Hacking helped by infected removable storage devices, corporate espionage, and more.
Welcome to Cyber Security Today. It’s Friday May 6th, 2022. I’m Howard Solomon, contributing reporter on cybersecurity for ITWorldCanada.com.
Threat groups often compromise companies by getting an employee to click on an infected email, or they worm their way in by exploiting vulnerabilities in internet-connected applications. But infections through compromised removable storage drives, like USB keys, are still used. Researchers at Red Canary recently discovered a number of infections in technology and manufacturing companies that appear to have started with someone plugging in an infected removable drive. That led to the downloading of malicious files. It isn’t known which threat group is behind this, their motives or how the devices got plugged into victims’ IT networks – by employees or by someone getting past security. There’s a link to the full report in the text version of this podcast for IT teams who want to learn more.
Separately, researchers at Cybereason released a report into corporate espionage against technology and manufacturing companies. These attacks are believed to be the work of a Chinese-based threat group. Cybereason calls the group Winnti, but other researchers call it APT41 or Barium. The campaign to steal intellectual property, like product designs, has been quietly going on since 2019. Victim firms are in North America, East Asia and Western Europe. Often the hackers get into victims’ IT systems through vulnerabilities in their enterprise resource planning platforms, meaning those systems have to be fully patched against compromise.
Another report has been issued arguing unpatched Log4j2 vulnerabilities are more widespread than security experts think. The conclusion comes from researchers at Cequence Security. They found unpatched applications with the vulnerability buried in the applications of their customers. Sometimes repeated scans for the Log4j2 vulnerability showed different results, with the number of systems rising or falling for each scan. Organizations need to be aware of how deeply embedded the Log4j component is in their digital supply chain, says the report.
Someone was clumsy handling a database of personal information gathered by a user of an Indian debt collection application. The database was created by an ElasticSearch of company-held information of customers but was left open on the internet. Open until security researchers at UpGuard came upon it. It had information about loans of thousands of people from multiple Indian and African financial services companies. That was bad. Whoever created the database didn’t know how to properly secure it. Just as bad was that UpGuard got no reaction from the company after six days of trying. Only after India’s Computer Emergency Response Team was notified did the company get the message.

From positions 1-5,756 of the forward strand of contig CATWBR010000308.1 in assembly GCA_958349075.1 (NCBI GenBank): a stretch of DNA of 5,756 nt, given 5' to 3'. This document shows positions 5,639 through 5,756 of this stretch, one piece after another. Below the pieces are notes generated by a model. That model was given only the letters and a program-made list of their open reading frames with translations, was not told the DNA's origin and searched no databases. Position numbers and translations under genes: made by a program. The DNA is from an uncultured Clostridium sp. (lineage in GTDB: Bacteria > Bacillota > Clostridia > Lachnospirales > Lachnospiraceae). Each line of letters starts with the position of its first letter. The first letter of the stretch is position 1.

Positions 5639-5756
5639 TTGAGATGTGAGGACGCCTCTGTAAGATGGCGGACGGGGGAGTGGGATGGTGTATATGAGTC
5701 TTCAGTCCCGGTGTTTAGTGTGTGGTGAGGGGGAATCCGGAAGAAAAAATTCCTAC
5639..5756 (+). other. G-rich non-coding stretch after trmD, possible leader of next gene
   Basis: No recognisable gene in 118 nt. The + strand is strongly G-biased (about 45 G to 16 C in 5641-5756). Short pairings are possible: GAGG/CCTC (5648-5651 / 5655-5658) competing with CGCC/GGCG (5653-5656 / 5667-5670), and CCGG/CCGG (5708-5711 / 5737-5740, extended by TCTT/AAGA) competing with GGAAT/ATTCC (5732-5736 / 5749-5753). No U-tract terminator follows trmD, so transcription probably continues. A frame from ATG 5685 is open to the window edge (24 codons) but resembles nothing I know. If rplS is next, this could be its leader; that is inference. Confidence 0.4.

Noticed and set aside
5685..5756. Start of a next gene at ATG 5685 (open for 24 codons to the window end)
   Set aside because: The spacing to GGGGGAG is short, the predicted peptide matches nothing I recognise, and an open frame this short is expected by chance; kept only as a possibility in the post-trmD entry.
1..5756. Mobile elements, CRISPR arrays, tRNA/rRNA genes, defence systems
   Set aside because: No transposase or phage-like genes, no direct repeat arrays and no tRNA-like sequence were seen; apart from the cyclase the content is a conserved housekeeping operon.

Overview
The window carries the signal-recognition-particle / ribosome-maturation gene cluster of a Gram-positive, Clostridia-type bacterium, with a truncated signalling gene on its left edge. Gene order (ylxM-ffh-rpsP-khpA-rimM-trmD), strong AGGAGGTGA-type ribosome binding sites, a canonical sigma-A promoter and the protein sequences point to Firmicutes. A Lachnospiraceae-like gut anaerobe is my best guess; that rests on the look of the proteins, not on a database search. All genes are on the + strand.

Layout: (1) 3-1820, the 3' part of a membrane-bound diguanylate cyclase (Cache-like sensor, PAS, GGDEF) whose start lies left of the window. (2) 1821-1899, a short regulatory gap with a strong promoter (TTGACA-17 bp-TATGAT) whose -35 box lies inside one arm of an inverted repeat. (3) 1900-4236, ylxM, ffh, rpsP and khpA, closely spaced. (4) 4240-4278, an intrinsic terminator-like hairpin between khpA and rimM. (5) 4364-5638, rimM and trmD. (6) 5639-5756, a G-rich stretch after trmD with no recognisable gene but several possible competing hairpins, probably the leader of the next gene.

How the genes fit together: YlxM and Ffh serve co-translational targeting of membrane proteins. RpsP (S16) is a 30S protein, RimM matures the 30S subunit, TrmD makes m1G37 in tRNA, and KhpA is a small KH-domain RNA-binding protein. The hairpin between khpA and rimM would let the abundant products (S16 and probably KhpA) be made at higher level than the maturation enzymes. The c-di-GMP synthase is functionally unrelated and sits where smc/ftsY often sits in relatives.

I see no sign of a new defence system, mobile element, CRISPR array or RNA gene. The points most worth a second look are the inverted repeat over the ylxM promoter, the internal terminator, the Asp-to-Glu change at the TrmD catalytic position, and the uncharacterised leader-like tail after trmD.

Finally, two major IT companies have issued important security patches you need to know about: F5 Networks has issued updates for recent versions of its BIG-IP application delivery controllers. A vulnerability may allow an unauthenticated attacker with network access to the BIG-IP system through the management port to execute system commands, create or delete files, or disable services.
And Cisco Systems has issued fixes for its Enterprise NFV Infrastructure Software for virtualizing network services. Multiple vulnerabilities could allow an attacker to escape from the guest virtual machine to the host server. After that they could inject commands that execute at the root level, or leak system data from the host to the virtual machine.
That’s it for this edition. Remember later today the Week in Review podcast will be out. Guest David Shipley and I will talk about the end of passwords, wiperware, why companies subscribing to software-as-a-service applications aren’t using their security controls and the obligations of organizations to notify regulators about cyber attacks.
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